Meet Louise Potter, Derbyshire's new High Sheriff
- Credit: Louise Potter
Derbyshire Life speaks with Louise Potter, Derbyshire's new High Sheriff and self-confessed lover of the Peak District
Louise Potter has the distinction of being the first High Sheriff to come from Buxton, a market town whose international reputation she has helped build over many years.
She is as proud of that as of being the tenth woman to hold the ancient office, and she can’t wait to get to know the rest of the county as well as she knows the High Peak.
Louise was brought up in Whaley Bridge, travelling into Buxton by train each day to attend Cavendish Grammar School for Girls. From the age of 12, she was firmly set on what she wanted to do – own and run her own hotel.
‘My aunt had a hotel in Cornwall and I used to go down and do chambermaiding. I’d see her sat in the bar and think to myself, ‘That’s what I’d like to do’,’ she says with a smile.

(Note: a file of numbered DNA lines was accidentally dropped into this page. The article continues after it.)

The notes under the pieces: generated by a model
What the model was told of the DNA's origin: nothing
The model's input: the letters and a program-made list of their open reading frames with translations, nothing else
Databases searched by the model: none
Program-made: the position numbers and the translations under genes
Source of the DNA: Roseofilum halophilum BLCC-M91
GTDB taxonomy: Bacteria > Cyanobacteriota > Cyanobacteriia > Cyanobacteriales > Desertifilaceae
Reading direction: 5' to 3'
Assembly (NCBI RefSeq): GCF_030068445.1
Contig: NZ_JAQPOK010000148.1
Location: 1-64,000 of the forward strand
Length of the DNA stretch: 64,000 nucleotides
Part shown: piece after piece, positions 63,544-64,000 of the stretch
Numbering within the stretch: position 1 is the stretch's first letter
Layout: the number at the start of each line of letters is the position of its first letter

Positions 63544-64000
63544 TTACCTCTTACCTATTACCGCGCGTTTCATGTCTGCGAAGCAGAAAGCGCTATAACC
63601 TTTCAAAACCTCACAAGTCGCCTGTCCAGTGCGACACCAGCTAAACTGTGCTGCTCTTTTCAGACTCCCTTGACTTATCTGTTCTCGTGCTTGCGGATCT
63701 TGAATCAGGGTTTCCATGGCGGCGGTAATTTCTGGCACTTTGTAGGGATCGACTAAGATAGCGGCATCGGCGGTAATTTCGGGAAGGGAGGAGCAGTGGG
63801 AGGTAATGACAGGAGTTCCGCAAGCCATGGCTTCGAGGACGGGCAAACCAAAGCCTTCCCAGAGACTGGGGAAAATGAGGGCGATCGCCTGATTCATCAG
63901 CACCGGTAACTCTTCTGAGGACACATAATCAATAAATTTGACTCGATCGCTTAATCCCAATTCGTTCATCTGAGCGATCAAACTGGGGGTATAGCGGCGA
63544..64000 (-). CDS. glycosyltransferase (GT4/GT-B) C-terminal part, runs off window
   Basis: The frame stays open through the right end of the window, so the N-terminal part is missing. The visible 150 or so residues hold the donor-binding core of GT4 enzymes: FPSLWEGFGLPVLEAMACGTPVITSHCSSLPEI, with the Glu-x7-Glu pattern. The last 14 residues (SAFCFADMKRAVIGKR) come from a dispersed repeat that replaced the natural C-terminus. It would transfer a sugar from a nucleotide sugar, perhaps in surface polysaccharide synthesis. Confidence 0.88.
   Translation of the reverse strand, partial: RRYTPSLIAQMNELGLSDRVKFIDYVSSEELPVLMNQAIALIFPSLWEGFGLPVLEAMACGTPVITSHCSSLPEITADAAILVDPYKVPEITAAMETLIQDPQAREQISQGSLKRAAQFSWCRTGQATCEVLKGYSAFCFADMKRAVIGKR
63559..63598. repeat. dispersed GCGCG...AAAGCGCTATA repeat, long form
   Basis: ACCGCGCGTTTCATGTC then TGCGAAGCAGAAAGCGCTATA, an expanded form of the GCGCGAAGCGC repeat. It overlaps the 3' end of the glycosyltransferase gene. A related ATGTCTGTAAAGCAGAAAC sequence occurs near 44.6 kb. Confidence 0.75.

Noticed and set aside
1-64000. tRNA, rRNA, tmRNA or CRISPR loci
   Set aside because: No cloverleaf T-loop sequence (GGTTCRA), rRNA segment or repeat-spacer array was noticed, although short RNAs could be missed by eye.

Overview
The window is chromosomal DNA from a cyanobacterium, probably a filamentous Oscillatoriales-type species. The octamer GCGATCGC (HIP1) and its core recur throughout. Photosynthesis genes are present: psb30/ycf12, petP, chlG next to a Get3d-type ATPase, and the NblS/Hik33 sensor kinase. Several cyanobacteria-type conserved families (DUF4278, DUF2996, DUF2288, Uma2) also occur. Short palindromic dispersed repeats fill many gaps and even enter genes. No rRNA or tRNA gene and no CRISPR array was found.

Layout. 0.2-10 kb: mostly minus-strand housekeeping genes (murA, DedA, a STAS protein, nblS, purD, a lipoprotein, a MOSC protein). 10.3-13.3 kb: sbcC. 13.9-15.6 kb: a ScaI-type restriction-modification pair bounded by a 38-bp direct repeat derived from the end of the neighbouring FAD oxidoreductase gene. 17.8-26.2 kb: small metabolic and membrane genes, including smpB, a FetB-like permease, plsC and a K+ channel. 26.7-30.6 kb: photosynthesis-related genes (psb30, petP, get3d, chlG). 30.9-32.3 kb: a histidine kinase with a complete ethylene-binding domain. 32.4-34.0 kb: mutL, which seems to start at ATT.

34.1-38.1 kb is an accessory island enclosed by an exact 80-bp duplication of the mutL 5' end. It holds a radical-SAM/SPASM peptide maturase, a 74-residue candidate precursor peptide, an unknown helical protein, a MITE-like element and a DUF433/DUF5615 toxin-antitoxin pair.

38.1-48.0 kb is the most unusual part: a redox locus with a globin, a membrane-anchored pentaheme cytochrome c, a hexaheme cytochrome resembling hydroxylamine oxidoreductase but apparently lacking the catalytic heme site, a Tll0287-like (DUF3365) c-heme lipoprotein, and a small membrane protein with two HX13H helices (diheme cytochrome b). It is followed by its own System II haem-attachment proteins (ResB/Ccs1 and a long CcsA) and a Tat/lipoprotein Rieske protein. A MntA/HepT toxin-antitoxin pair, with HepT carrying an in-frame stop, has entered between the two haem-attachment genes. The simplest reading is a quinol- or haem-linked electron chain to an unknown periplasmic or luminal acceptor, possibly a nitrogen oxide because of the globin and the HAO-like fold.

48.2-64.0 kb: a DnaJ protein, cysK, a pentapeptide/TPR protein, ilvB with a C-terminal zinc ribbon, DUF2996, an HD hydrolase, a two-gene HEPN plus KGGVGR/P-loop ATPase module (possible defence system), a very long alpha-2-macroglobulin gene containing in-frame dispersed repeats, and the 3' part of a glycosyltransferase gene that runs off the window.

‘I just wanted to go to High Peak College and study catering.’ She could never have foreseen then that she would end up on the board of High Peak College at the time of its merger with the University of Derby in 1998.
In 1966, Louise’s parents moved to London, prompting a move into the college’s halls of residence at Harpur Hill, before she completed her training in hotel management and general catering at Ealing Technical College.
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She joined a management training scheme with Grand Metropolitan Hotels and went to work at the Londoner hotel in Welbeck Street.
Louise became the first female manager in the group, and loved her time in London – but only, she says, because she knew she was going to come back to her beloved Peak District.
She worked first as banqueting manager at the Royal George in Knutsford before going on to become managing director of the Moorside Hotel in Higher Disley.
‘That’s where I had my children - you didn’t have maternity leave then, you just carried on,’ she reflects.
‘When I was at Moorside, I was in charge of everything, and thought, ‘I can do this’. In 1982, I saw the Old Hall Hotel on the market for £150,000, which was a lot of money then.’